Release date is still set for October 1 for Kindle and Paperback.
To share the love, here's the prologue to the story... Enjoy! And if you like it, go preorder your Kindle version on AMAZON
Saturday, October 12
Somewhere along Route 6, Cape Cod, Massachusetts
The speeding car slowed its pace a fraction allowing the back door to push open. She tumbled into the darkness, her body weightless as it flew through the pitch-black, down into the shallow ravine. Luckily, she landed on something that cushioned her fall. Not that it’s ever lucky to be thrown from a moving vehicle in the middle of nowhere.
But still, she thought. It’s the little things.
Surprisingly, she didn’t feel any physical pain… Just dazed. Disoriented. She put a hand to her forehead, trying to remember why she’d been in the car in the first place. Nothing. No memory of why she’d been in the backseat or who drove the car that was now red tail lights fading in the distance.
The last thing she remembered clearly was leaving her lawyer’s office, phone to her ear talking with… someone. Arguing, but she couldn’t remember about what. Another gap in her memory. She felt restless, as if she needed to be somewhere else right this minute, but at the same time she had no idea where that “else” might be. Or why she needed to hurry.
She put her hands down on the grass and attempted to stand but her body felt strange. Her legs didn’t want to respond. “Not surprising, given the circumstances.” Her voice sounded small and hollow, like it was afraid to echo into the surrounding darkness.
Cars and trucks whizzed along the two lane road several feet from where she was, headlights offering enough ambient light for her to make out the surroundings. Finally, she convinced her legs to try again and stood on the grassy bank to look around. Tall trees fenced in both sides of the road, with no billboards or storefronts or houses or signs of any kind to help her know where she was or even what state she was in. A line of those three foot yellow road dividers rose from the middle of the road to keep the traffic going each way separate from the other. Something about it seemed familiar, but she couldn’t quite put a finger on why.
She looked down at the large black trash bag near her feet, the one that saved her from even more pain. A small rip in the thick plastic revealed a few fingers, their chipped nail polish nearly obscured by dried blood.
She covered her mouth, suppressing an involuntary scream as she backed away several steps. Her knees buckled and she sank to the ground, unable to tear her eyes from what she now knew was a body. A woman’s body. Who was she? Why was she here by the side of the road like so much garbage? She lowered her head into her hands, the sadness devastating but no tears came. She’d witnessed so much tragedy in recent years that she couldn’t say she was truly shocked to find an abandoned corpse by the side of the road.
But the idea of someone getting away with murder weighed on her.
When she looked up again, the rising sun brightened the sky and her outlook. She gazed up at the nearly cloudless expanse, vowing to seek justice for the dead woman lying so close to her. But first she needed to find help for herself. Funny that she didn’t have her cell phone in her pocket; she never went anywhere without it. She rose slowly to her feet and thought about flagging down one of those cars zooming by. Would anyone stop?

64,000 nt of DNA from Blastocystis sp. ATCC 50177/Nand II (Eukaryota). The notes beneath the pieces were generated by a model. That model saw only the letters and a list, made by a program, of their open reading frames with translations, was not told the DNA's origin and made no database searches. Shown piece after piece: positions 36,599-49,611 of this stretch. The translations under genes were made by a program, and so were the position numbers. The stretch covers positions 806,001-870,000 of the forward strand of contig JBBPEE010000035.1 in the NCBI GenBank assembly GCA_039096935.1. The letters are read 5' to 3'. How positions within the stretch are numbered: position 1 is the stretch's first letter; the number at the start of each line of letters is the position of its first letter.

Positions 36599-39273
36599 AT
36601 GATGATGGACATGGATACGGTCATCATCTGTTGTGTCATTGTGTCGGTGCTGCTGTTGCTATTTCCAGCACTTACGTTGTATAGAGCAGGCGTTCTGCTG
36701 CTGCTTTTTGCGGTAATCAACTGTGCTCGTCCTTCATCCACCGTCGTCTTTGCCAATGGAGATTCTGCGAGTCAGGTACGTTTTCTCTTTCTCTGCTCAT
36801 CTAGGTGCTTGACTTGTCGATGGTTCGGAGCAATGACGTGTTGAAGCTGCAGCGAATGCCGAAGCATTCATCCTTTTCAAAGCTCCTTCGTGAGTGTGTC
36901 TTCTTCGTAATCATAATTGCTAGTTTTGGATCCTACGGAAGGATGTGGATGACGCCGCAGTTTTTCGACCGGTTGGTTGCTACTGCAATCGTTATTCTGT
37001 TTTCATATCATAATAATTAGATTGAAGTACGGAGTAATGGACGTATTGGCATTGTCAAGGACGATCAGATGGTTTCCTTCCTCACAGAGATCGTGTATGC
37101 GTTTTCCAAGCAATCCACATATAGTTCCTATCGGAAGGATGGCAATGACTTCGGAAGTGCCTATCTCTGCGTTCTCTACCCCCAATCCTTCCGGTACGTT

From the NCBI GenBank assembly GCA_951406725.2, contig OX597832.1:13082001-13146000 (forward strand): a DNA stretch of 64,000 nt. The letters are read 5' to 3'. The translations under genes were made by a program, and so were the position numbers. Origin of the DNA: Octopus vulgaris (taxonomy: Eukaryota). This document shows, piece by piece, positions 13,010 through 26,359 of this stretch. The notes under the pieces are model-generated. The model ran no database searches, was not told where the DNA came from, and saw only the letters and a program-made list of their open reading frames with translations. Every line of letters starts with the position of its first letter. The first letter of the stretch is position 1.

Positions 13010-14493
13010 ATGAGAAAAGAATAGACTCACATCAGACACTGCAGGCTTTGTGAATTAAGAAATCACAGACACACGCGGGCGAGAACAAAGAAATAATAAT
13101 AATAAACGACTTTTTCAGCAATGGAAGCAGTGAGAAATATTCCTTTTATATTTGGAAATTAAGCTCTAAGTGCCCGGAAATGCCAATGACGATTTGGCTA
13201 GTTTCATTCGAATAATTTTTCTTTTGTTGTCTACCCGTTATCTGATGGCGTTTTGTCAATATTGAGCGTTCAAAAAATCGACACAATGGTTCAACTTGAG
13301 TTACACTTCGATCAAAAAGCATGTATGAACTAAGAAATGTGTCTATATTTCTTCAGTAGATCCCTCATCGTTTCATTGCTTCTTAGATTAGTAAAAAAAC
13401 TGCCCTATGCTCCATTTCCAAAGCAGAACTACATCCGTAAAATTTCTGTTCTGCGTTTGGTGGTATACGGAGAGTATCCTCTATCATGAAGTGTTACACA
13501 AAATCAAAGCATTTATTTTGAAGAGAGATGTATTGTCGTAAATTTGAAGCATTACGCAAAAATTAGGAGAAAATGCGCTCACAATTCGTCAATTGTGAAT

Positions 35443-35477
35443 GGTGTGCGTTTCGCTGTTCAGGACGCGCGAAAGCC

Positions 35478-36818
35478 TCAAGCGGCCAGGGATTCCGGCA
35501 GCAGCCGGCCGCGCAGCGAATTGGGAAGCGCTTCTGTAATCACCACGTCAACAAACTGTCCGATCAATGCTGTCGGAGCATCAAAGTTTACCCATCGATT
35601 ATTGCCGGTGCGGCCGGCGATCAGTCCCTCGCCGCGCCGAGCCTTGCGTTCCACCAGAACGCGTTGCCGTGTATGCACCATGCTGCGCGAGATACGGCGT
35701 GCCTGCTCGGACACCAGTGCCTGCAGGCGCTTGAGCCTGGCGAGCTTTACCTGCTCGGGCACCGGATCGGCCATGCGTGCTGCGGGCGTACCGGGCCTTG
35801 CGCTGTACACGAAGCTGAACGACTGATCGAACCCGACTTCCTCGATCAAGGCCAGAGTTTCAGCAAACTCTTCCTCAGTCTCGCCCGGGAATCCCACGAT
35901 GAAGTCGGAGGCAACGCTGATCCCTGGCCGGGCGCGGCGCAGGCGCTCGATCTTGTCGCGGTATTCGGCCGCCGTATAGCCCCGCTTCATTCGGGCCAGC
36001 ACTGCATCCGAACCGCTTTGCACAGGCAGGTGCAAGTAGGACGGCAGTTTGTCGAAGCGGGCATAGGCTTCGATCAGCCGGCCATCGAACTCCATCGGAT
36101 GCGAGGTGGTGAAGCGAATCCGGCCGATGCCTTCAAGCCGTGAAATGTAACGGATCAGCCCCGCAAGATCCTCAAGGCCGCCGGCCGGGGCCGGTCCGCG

An oversized white van pulled off the highway onto the grass, coasting to a stop several yards from where she stood. Yellowish lights flashed on its roof, giving it the semi-official look preferred by most highway departments. The side door slid open and several passengers jumped out into the grass, all wearing matching orange jumpsuits and reflective neon vests. The men carried trash bags and pointed sticks. A state trooper with a sharp-edged hat emerged from the front seat of the van and stood watching as the jump-suited men slowly shuffled through the grass.
“Barnstable County Correctional Facility,” she read from the side of the van. Now the familiar-looking yellow dividers made more sense. She must be on Cape Cod, on the infamously narrow stretch of Route 6 known as “Suicide Alley.” She’d been here before. Well, she’d driven down Route 6 in the past. She never sat on the grassy side of the road with a corpse before.
She raised her arm to wave down the trooper and his charges, but no one seemed to notice her. Perhaps the prisoners were instructed not to interact with motorists? One of the guys headed her way, walking straight toward the black trash bag. He must see me, she reasoned. He looked right at her. And then he focused on the trash bag at her feet.
Taking a few steps closer to the bag, she wondered how to explain why she was here by the side of the road with a dead body, something even she didn’t understand. The sunlight reflected on gathered dew, the bag holding the body shining like a treasure. Wait until he discovers what the treasure is, she thought, grimacing. And what happens to me? Will I be joining them in lockup? She shuddered, thinking of the complicated circumstantial evidence. She’d been in court enough times to know situations like this were hard to explain away.
Wait, why am I familiar with lockup and courtrooms? Am I some kind of criminal? Something tickled her mind, but she couldn’t quite grasp the thought. Just tell the truth, she told herself, taking a deep breath. What’s the worst that can happen?
“Hey,” she said as the skinny man in the orange jumpsuit approached. “I know this is strange, me being here without a car and all. Someone dumped me here, believe it or not. The same way they dumped her.” She pointed to the bag.